• told them--and us--that we must fearlessly and publicly follow Him, Jesus, as our Savior, and not keep our faith hidden from the world.
But there’s a guy in the crowd who clearly isn’t interested in learning about being part of God’s eternal kingdom. He has something that he considers to be “more important,” "more practical," than having a life with God. He wants Jesus to be the mediator between his brother and himself in a family squabble over their father’s will. The man in the crowd wants Jesus to use His authority in the best way the man can imagine, to line the man's pockets. 

Greed, you see, makes us forget what’s important. It makes us chase the things that are here today and gone tomorrow, rather than following Jesus for life with God that never ends.

Verse 14: “Jesus replied, ‘Man, who appointed me a judge or an arbiter between you? Then he said to them, ‘Watch out! Be on your guard against all kinds of greed; life does not consist in an abundance of possessions.’” (Luke 12:14-15)

Jesus' response here is ironic

We know, of course, that Jesus is the judge of the world. 

That’s the point of His portrayal, in Matthew 25:31-46, of the final judgment in which Jesus the King separates the sheep from the goats. 

And we’re told in 1 Timothy 2:5, “...there is one God and one mediator between God and mankind, the man Christ Jesus…” 

Jesus Christ is the judge and mediator of the universe. But the man in the crowd in our lesson is only interested in using Jesus to get what he wants. If we were to boil his request of Jesus down to a prayer petition, it would be something like, “Lord, my will be done.” 

But Jesus tells him and the crowd that life, the gift of God to those who believe, doesn’t come to those who set their ultimate ambitions on the things of this world. “Life does not consist in an abundance of possessions.” 

Jesus' words echo those He spoke to Martha, the anxious hostess greedy not for money but for attention, affirmation, and compliments, resentful of the different role to which God was calling her sister Mary. “‘Martha, Martha,’ [Jesus told her], “you are worried and upset about many things, but few things are needed—or indeed only one. Mary has chosen what is better, and it will not be taken away from her.” (Luke 10:41-42)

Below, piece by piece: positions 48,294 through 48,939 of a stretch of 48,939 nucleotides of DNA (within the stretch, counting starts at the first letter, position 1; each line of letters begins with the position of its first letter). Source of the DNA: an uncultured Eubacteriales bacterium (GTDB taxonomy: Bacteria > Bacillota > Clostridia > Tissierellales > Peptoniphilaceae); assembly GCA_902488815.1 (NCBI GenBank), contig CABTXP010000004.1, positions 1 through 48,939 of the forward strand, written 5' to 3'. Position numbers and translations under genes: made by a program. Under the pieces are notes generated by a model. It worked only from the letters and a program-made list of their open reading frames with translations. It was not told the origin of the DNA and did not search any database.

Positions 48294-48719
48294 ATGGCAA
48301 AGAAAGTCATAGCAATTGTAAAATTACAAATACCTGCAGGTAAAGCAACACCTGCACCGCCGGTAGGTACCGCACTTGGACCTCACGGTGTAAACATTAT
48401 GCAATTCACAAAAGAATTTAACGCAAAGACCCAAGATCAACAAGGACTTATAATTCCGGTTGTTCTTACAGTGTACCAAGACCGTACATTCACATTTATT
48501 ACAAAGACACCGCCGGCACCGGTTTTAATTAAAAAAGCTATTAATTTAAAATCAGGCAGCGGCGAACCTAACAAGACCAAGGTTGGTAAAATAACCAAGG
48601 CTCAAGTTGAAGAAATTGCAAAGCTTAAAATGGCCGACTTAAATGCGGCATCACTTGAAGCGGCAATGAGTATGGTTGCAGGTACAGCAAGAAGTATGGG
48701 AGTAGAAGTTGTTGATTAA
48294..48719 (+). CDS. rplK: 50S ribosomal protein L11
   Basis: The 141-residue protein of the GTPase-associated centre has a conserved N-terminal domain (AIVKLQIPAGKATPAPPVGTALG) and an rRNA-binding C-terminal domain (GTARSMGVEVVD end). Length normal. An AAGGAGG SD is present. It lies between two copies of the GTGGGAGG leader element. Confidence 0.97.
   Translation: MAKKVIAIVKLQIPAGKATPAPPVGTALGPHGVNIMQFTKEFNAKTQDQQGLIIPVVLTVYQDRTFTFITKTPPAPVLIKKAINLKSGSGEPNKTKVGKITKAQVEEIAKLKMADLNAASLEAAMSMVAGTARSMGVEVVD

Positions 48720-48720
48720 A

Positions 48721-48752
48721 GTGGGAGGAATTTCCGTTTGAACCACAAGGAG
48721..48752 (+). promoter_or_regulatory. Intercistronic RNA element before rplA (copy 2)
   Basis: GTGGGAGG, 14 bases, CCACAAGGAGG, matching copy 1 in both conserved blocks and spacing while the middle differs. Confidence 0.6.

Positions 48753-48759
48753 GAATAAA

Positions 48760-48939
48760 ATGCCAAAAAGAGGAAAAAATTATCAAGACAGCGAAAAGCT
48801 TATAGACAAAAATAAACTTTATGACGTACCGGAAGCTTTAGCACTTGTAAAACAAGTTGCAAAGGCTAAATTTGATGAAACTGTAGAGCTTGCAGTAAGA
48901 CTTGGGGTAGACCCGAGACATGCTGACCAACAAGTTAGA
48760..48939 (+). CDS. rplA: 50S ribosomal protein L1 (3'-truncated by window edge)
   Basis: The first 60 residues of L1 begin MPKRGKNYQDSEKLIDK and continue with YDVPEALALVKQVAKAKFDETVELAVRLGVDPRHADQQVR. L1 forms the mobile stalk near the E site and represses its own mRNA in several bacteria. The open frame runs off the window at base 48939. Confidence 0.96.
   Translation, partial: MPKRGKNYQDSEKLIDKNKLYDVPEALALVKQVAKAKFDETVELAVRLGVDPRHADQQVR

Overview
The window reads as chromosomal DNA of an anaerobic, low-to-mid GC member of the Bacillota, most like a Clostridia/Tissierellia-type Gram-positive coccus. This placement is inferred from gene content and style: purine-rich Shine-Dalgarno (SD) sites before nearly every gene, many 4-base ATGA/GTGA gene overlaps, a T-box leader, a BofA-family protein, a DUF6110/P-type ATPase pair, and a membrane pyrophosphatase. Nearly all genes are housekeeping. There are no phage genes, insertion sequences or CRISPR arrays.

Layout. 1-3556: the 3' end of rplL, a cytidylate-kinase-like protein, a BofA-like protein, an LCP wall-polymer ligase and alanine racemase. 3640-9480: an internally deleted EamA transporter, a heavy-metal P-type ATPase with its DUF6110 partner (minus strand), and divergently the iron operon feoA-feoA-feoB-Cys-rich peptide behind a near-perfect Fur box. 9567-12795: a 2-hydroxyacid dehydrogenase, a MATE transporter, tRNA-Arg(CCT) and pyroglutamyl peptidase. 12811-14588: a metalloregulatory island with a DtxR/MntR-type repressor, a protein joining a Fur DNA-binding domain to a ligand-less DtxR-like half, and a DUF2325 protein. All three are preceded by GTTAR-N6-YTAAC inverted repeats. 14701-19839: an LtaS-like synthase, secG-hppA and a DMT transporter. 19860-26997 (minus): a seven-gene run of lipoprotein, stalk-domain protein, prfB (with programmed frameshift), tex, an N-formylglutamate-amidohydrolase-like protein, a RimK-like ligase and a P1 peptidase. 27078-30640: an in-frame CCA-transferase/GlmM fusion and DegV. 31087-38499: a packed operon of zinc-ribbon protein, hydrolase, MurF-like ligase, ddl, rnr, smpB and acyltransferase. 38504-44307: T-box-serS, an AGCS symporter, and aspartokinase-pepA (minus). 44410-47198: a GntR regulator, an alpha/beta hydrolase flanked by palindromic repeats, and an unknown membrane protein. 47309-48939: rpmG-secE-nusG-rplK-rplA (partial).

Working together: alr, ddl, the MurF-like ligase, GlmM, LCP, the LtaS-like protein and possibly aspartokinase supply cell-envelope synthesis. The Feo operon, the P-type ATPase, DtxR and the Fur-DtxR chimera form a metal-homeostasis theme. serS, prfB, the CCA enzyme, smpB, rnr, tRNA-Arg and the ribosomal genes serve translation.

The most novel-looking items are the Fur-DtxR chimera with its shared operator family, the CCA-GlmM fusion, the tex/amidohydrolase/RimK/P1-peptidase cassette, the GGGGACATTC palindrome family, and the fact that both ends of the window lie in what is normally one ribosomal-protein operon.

In today's gospel lesson, Jesus effectively tells yet another resentful sibling, “Choose life over death. Choose life with God over death by things.”

To undergird His point, Jesus then tells one of His parables. 

You know it well. A man is blessed with a particularly fertile piece of land. It grows so abundant a harvest that the farmer has no idea where he’s going to store all of it. (This was obviously in the days before those sprawling self-storage units you see everywhere today.) The farmer decides to build bigger grain silos to store it all, take care of himself for life, and then just chill, happily self-sufficient, happily heedless of the will of God or the needs of others. “But God said to him, [Jesus tells us] ‘You fool! This very night your life will be demanded from you. Then who will get what you have prepared for yourself?’” (Luke 12:20) Someone was paraphrasing Jesus here when she or he famously said, “There won’t be a U-Haul trailer hitched to the hearse when they take your earthly remains to the cemetery.”

The things of this world, including money and stuff, will not bring us life. And when the call of greed takes hold in our lives, nothing we do, nothing we own, nothing in our investment portfolios or bank accounts, will ever be enough. Greed will compel us to want “just a little more.” God, the life He offers through Christ, and other people will be crowded out of our lives and our concerns. Jesus says: “This is how it will be with whoever stores up things for themselves but is not rich toward God.” (Luke 12:21) 

Greed is a killer, a creation of Satan designed to make us think that the God we know in Jesus Christ isn’t enough. That is a lie.

There is a better way to live. God has created it for us in Jesus Christ. It’s the life of certainty and security in God’s love and provision, the life of freedom to love God and love neighbor and to share with one another, the life that Jesus makes possible for those who trust in Him, for those who daily fall into His arms and seek God’s will for our lives

We can live in the kingdom of God, no longer viewing life as a zero-sum game where if someone else gets more, I get less. 

In the kingdom of God, we know that in the God we meet in the crucified Jesus, there will always be “daily bread” and there will be more grace, love, and security than we can imagine, in Jesus’ words, “good measure, pressed down, shaken together and running over” (Luke 6:38). 

Jesus gives those who trust in Him so much of Himself that their lives can be spent in finding ways to share our blessings, not hoarding them!

As God’s ancient Hebrew people were about to enter the land He had promised them, God told the people: “...This day I call the heavens and the earth as witnesses against you that I have set before you life and death, blessings and curses. Now choose life…” (Deuteronomy 30:19). 

Each day, as we come to God in repentance and faith in Jesus, we choose life. We choose God’s kingdom over our greed and over all of our sins. We choose to rest in God’s grace rather than stewing in the anxiety and futility of self-worship.

One New Testament scholar says this of Jesus’ words to us today, “The kingdom of God is, at its heart, about God’s sovereignty sweeping the world with love and power, so that human beings, each made in God’s image and each one loved dearly, may relax in the knowledge that God is in control.” 

That’s Jesus’ message for us today: Relax and live in His grace. Amen

[I'm the pastor of Living Water Lutheran Church in Centerville, Ohio.]